How to Say No Without the Guilt Feeling


Saying “No” can be difficult. Most of us had probably been saying “Yes” to things even if we don’t really want to. And while it came with its perks, they were only temporary as it ended up burning us out one too many times. It could be toxic to always say yes and how healthy it is to say no when necessary.

Here are many health benefits to saying no, but why should you say no and how do you handle the backlash you get from people after you say it? Here’s the raw truth about saying no and how to handle the backlash you may get as a response.

Why you should say no

Always saying yes to requests, favors and responsibilities will burn you out, and though our society may put that on a pedestal, it’s never a good thing and a very draining feeling. When you say yes to everything, you won’t be able to invest your energy into people and things that really matter.

Saying no to extraneous social activities and favors meant saying yes to putting your time and energy into your relationships, your job and yourself. Saying no is more for yourself than for others; it’s a way to take care of yourself emotionally, physically, mentally and spiritually.

You may feel guilty at first, but your body will thank you for it later. Saying no is necessary when you already have a pile of responsibilities and things to do, and when you’re worn out. If it’s something that doesn’t require your skills, hand it off to someone else that may have fewer things on their plate.


Saying no has long-term benefits to your health, but that doesn’t mean you should say it all the time. If you have a lot of things you are asked to do or need to do, it’s gonna be hard to weed out and pick the ones you say yes to and ones you say no to. So we’ll try to make it as simple for you as possible.

If it’s necessary, say yes. If it’s extra responsibilities or things that are minor, say no. For example, we’ve said yes to important social events like birthday dinners, weddings, funerals and big milestone celebrations. But we’ve also said no to social events like regular hangouts with people we see weekly in a different setting.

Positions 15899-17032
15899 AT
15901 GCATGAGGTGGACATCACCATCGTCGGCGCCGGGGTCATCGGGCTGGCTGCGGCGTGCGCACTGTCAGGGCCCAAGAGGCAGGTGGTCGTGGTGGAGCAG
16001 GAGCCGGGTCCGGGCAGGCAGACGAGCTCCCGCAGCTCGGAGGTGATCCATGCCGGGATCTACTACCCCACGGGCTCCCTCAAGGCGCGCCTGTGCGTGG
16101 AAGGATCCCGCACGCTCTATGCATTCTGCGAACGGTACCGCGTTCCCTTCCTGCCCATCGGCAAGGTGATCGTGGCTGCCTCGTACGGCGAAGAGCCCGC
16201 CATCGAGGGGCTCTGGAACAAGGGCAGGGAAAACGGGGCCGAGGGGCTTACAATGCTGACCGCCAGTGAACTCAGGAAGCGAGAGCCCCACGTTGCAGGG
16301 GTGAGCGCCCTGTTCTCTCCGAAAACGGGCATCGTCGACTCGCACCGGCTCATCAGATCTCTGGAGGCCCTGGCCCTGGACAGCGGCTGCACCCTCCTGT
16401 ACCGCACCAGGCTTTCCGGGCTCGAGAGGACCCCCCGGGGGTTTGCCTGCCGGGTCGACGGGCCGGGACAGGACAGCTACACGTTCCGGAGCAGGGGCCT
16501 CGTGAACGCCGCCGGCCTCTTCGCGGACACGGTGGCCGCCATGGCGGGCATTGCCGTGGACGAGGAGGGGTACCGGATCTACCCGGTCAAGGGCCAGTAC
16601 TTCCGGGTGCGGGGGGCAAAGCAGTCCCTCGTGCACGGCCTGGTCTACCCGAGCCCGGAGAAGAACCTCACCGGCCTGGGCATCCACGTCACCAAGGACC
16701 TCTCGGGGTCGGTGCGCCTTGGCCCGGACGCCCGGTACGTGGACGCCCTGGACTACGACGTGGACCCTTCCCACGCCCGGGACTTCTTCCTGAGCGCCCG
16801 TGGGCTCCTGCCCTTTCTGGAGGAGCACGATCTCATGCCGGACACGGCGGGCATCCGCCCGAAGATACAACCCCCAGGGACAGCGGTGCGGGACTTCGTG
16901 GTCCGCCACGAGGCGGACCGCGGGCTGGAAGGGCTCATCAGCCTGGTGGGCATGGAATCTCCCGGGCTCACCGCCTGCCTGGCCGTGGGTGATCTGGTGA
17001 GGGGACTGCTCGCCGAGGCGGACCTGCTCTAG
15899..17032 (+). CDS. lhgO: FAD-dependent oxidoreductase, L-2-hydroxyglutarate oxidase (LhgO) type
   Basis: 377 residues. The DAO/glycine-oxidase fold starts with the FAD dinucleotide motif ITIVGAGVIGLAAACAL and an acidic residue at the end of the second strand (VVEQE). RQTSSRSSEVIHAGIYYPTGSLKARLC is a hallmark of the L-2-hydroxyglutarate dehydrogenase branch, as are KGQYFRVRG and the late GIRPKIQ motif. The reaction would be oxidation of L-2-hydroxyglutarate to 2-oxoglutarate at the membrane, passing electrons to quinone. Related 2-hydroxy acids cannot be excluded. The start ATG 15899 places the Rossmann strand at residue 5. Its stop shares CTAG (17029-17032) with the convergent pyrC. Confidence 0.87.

By turning down invites to have dinner with friends we see every week elsewhere, we were able to yes to investing in recharging and focusing on ourselves, Since we’ve started doing that, we’ve been very content and we haven’t burnt out as much as we used to.

How to handle backlash

It’s never easy to have to receive and take the criticism and insensitive comments that our loved ones make about our decisions. But there’s a right and a wrong way to handle the backlash from them, because depending on how you deal with their criticism, the outcome will be very different.

The worst way to handle backlash is to return the favor because all it does is to make the issue much bigger than it should be. Don’t condemn them for always coming to you for favors or for not respecting your decision to say no. That’s a surefire way to damage the relationship you have with that person.

The best and most effective way to handle it is to be empathetic and to redirect them to other people who can help them accomplish what they need to get done. That way, the conversation benefits both of you and one that has produced results instead of insults. Another thing you can do is to seek help from a therapist if you need to talk it out.

How to deal with relapse

If you find that you’ve relapsed into saying yes a lot more than you should be, take a deep breath and cut yourself some slack. We’re human and there will be times or seasons when we’ll forget how to say no or find ourselves in circumstances where we have to say yes. In those times, curb out short periods of time to breathe and do something that will refresh you.

When you’re trying to get into the habit of saying no, it’s gonna be hard and it’s gonna take some getting used to. But when you relapse into saying yes a lot more than necessary, remember that you can always stop, take a step back and reconsider doing certain things if you find that it’s not absolutely necessary or if it’s detrimental to your health.

Saying no is a hard thing to do and not everyone will understand or respect your decision but it is a necessity to your health. In saying no to extraneous activities and favors, you’re saying yes to putting your best effort and foot forward in relationships, things, and events that matter the most.

Vance Madrid

Freelance writer, lifestyle blogger, social media manager, events coordinator, scriptwriter, film buff, wanderlust and certified foodie. Zealous for a keyboard and new experiences, I wish to live and learn through my writing.